First here is an $O(n\log n)$ upper bound. Make a complete graph whose vertex set is $X$ and the weights on its edges are the distances, $d(x_i,x_j)$. Consider a minimum weight spanning tree $T$ in this graph. Denote the weights/distances of the edges of the tree by $d_1,\ldots, d_{n-1}$. We claim that for every edgedistance $d$ of the graph we have an $i$ for which $d_i\le d\le (n-1)d_i$, which proves the upper bound.

For an edge $uv$ with weight $d$, take the path in $T$ between $u$ and $v$. Let the longest edge of this path be $d_i$. We have $d_i\le d$, otherwise replacing the edge of weight $d_i$ with $uv$ would give a spanning tree with a smaller weight. On the other hand, from the triangle inequality we have that $d$ is less than the sum of the weights of the edges of the path, which is at most $(n-1)d_i$.

Now, we can further improve this to $O(n)$ with a more detailed analysis, checking how the weights of the tree are distributed. This follows by applying the following lemma instead of the estimate of the previous paragraph.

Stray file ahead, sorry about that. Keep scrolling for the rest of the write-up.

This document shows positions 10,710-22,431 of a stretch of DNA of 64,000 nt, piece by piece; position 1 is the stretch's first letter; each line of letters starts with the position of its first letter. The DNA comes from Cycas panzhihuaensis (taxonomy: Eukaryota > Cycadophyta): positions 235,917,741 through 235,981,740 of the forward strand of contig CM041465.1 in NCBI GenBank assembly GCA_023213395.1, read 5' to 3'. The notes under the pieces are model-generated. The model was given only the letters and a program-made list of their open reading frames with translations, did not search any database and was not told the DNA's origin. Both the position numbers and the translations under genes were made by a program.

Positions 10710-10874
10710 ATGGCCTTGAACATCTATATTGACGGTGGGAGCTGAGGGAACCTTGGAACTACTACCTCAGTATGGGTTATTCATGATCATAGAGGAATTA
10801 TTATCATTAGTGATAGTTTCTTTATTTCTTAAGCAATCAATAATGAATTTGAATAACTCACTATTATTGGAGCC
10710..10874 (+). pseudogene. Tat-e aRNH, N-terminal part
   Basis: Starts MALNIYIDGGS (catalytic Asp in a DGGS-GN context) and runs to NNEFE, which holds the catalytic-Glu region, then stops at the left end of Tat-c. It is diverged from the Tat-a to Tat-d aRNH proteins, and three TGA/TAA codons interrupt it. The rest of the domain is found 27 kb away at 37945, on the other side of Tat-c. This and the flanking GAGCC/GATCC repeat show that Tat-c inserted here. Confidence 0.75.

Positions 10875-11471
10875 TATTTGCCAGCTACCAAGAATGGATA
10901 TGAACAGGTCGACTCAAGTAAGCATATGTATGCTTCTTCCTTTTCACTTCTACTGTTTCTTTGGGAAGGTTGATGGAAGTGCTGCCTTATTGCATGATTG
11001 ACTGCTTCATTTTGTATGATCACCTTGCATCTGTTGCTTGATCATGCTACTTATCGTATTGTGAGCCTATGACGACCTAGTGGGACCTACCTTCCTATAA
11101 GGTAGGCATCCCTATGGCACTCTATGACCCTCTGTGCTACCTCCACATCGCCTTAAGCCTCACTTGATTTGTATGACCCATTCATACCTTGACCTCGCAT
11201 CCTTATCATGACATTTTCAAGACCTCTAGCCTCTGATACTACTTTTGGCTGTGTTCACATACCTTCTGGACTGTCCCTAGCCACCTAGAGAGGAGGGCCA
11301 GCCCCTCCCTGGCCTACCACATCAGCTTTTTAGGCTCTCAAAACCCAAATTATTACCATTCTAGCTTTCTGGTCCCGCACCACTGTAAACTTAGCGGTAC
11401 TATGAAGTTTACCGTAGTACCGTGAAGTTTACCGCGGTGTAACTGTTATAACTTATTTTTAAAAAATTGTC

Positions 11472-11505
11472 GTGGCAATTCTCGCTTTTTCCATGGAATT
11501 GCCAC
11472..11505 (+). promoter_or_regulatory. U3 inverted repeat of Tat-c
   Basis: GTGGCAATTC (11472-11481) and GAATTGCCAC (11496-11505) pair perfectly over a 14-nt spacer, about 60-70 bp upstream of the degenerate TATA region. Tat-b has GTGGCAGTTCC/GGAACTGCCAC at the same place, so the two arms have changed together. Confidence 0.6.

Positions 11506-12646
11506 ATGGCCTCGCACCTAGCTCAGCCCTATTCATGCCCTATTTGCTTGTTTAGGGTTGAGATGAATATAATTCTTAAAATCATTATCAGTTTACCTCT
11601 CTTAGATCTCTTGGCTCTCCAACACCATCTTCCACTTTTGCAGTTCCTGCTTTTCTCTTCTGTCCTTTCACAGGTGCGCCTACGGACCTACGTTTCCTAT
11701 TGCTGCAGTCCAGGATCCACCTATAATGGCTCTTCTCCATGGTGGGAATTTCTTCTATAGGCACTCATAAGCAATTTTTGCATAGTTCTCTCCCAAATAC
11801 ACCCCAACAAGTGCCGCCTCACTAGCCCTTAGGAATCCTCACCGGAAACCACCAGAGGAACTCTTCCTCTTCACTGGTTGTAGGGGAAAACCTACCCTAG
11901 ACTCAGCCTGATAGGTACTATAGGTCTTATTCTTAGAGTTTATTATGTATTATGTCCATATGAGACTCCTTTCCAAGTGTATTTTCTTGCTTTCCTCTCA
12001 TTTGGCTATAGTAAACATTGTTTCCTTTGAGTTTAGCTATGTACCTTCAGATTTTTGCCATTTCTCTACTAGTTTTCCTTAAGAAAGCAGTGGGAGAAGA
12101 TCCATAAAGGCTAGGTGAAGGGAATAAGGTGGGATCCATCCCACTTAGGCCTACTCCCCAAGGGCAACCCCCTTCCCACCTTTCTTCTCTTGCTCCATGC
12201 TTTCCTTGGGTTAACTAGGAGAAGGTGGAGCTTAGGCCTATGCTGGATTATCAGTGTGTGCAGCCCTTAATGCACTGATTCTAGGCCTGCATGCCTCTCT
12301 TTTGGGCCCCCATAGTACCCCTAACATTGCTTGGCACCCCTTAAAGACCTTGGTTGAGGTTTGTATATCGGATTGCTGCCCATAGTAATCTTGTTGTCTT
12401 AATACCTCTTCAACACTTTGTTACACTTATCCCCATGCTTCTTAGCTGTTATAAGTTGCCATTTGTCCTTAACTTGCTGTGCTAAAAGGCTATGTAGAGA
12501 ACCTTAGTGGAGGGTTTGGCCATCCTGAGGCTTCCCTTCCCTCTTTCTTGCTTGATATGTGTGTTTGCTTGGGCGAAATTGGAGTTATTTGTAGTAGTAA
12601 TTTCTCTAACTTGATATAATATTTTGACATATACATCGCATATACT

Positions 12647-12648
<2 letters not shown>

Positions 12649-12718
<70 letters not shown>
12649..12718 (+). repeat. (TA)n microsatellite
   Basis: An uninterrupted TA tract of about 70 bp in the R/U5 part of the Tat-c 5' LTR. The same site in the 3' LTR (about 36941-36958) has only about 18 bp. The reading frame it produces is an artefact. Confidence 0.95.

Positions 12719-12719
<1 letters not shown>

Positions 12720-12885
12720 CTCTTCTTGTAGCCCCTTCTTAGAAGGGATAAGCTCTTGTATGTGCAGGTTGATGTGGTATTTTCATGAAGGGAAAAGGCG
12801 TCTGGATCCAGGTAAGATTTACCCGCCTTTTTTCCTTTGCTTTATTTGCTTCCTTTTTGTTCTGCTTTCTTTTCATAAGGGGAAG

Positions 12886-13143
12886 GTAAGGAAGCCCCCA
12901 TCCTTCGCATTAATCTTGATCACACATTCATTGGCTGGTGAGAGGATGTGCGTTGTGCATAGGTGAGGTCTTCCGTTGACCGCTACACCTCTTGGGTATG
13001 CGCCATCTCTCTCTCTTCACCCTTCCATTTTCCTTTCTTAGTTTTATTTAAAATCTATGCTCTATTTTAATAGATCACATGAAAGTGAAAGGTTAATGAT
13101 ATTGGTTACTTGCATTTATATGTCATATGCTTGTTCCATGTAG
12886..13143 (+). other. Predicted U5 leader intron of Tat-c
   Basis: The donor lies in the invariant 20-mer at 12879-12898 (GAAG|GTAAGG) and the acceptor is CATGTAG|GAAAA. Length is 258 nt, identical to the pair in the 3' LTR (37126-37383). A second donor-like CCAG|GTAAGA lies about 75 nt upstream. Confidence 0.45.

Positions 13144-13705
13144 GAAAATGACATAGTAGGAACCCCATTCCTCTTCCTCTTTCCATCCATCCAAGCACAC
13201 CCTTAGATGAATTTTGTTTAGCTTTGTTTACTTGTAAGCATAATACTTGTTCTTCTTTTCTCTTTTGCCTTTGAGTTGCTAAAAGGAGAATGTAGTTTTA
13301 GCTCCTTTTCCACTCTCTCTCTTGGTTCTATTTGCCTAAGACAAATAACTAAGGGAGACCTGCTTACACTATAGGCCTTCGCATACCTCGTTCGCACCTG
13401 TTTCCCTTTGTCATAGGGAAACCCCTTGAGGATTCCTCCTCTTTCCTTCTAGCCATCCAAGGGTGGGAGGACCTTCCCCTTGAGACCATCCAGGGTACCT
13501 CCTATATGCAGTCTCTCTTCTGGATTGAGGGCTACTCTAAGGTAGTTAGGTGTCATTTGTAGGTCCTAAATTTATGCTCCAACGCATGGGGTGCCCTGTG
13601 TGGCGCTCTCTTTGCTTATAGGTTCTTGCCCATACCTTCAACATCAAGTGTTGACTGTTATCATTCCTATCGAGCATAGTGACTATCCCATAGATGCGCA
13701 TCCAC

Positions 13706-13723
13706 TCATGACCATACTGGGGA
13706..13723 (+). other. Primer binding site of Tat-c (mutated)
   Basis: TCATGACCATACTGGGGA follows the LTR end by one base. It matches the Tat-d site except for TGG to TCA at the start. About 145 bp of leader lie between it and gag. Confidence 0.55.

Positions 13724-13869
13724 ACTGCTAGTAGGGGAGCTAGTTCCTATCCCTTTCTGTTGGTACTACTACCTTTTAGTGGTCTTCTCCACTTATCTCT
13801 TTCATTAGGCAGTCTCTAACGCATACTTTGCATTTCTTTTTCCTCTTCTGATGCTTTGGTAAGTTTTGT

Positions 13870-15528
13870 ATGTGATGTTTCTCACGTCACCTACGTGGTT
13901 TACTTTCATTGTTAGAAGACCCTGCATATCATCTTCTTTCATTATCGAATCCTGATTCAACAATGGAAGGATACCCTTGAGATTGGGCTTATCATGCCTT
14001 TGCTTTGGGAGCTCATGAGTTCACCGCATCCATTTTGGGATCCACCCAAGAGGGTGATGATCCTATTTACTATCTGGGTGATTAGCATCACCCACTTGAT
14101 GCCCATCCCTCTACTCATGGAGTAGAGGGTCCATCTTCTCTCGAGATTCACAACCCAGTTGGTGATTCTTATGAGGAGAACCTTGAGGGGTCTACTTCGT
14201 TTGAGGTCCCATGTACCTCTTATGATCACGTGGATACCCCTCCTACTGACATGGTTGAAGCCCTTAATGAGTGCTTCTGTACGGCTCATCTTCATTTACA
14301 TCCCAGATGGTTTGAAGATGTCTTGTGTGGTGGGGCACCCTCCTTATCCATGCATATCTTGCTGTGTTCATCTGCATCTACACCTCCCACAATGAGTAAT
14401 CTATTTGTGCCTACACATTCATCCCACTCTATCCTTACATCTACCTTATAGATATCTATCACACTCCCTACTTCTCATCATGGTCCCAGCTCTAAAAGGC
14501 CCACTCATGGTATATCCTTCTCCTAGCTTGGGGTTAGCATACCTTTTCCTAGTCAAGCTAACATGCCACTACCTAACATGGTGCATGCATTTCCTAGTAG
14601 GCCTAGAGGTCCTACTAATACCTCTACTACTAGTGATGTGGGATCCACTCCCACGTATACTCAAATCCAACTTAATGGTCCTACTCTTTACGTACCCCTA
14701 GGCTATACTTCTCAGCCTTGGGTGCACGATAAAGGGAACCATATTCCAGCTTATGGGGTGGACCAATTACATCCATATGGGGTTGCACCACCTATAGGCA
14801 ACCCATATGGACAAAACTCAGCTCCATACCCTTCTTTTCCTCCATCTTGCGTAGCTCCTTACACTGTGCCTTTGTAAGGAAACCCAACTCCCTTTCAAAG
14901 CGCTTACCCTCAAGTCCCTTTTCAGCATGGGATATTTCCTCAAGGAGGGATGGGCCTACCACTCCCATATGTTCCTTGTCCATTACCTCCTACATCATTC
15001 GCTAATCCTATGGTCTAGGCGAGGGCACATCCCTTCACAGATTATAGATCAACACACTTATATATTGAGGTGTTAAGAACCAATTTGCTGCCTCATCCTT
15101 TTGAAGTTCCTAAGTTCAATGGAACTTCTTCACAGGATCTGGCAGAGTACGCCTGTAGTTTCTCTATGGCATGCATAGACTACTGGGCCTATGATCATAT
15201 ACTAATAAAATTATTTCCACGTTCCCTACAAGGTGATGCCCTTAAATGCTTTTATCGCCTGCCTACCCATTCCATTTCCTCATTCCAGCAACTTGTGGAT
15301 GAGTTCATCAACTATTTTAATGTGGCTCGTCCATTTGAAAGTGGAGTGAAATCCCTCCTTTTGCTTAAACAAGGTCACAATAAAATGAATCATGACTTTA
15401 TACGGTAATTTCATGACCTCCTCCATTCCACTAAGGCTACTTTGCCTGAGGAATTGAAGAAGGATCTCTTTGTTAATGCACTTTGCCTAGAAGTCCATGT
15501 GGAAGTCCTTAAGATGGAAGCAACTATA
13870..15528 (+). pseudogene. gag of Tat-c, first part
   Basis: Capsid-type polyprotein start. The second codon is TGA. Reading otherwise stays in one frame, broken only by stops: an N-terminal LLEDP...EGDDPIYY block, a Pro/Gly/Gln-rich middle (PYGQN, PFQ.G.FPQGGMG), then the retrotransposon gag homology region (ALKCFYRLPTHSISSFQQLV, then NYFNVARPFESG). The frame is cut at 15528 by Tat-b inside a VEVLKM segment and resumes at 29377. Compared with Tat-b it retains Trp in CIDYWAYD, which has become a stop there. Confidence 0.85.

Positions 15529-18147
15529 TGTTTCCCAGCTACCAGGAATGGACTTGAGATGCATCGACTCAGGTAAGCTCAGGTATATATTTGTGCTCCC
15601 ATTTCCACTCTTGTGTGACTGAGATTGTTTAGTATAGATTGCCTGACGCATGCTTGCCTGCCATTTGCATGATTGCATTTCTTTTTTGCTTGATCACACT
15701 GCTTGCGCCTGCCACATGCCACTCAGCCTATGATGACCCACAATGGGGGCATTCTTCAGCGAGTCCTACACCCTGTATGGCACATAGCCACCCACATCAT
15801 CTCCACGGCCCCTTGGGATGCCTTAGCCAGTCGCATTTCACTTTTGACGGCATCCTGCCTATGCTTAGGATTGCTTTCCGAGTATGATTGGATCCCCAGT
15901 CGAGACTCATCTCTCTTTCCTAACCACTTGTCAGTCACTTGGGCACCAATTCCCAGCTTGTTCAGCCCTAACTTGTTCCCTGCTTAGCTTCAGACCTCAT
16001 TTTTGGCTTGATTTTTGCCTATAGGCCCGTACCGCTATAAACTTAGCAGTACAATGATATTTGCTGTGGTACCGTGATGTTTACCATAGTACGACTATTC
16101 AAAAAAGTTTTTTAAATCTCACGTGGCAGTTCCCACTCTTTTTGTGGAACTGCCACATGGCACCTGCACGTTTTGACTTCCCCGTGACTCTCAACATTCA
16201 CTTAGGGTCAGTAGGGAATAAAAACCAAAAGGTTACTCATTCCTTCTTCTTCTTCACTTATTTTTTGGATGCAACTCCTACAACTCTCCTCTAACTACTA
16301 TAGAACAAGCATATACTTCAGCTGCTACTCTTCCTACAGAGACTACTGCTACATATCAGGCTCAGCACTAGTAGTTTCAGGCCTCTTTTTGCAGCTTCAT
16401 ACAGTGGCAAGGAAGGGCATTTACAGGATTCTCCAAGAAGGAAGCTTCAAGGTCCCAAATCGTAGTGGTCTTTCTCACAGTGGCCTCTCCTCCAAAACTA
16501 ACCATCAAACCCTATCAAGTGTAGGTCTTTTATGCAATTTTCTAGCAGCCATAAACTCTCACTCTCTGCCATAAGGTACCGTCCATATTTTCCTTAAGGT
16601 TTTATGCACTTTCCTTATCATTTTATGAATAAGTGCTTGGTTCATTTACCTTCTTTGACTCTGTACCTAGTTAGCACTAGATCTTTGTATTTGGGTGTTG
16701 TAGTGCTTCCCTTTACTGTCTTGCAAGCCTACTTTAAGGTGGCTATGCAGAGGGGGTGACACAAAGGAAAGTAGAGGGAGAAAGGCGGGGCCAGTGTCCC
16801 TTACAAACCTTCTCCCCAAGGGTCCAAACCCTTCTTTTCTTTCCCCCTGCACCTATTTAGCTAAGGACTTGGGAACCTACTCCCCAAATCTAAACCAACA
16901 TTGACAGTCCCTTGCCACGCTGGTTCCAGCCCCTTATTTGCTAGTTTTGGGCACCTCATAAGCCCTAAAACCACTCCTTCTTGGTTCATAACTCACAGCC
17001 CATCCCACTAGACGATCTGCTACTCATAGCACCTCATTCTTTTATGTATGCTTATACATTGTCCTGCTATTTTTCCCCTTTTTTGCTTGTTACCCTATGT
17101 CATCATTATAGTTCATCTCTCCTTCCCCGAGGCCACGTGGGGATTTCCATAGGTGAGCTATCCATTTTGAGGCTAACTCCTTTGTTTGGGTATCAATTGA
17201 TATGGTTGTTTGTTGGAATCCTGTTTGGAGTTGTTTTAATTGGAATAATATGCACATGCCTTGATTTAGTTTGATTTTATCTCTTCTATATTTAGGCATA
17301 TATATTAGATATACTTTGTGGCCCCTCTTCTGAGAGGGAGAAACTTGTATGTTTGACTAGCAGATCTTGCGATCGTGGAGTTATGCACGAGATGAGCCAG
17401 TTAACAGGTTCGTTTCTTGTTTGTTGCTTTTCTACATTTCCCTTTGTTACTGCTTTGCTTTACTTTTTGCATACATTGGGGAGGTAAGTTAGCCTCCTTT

Lemma. Denote by $RS'(n)$ the maximum possible number of intervals of the form $[2^k,2^{k-1})$ that contain at least one number of the form $x+\sum_{i\in I} d_i$ where $0\le x\le d_1$ and $\emptyset\ne I\subset \{1,\ldots,n\} $ and the maximum is taken over all $0\le d_1\le \ldots\le d_{n}$ numbers. Then $RS'(n)\le 2n$.

Proof. The proof is by induction. If for every $j$ we have $d_j\le d_1+\sum_{i<j} d_i$, then we have $d_j\le 2^{j-1} d_1$ and thus $\sum_j d_j\le (2^{n}-1)d_1$, so all the numbers of the form $x+\sum_{i\in I} d_i$ are between $d_1$ and $2^nd_1$, in this case $RS'(n)\le n+1$. On the other hand, if there is a $j$ for which $d_j> d_1+\sum_{i<j} d_i$, then divide the $d_i$ numbers into two groups, depending on whether their index is less than $j$ or not. For those whose index is less than $j$, by induction we have that they give at most $2j$ intervals. For those whose index is at least $j$, notice that we can again apply induction, since now $x$ ``grows'' to $d_j$ from $d_1$, so these give at most $2(n-j)$ intervals. In total we get at most $2n$ intervals, we are done.

Note that because we have changed $n-1$ to $n$ to make the lemma nicer, we got a $2n-2$ upper bound for the original problem, and if we remove the ``x'' from the lemma, then by induction we get an upper bound of $2n-3$, which matches the lower bound of (i).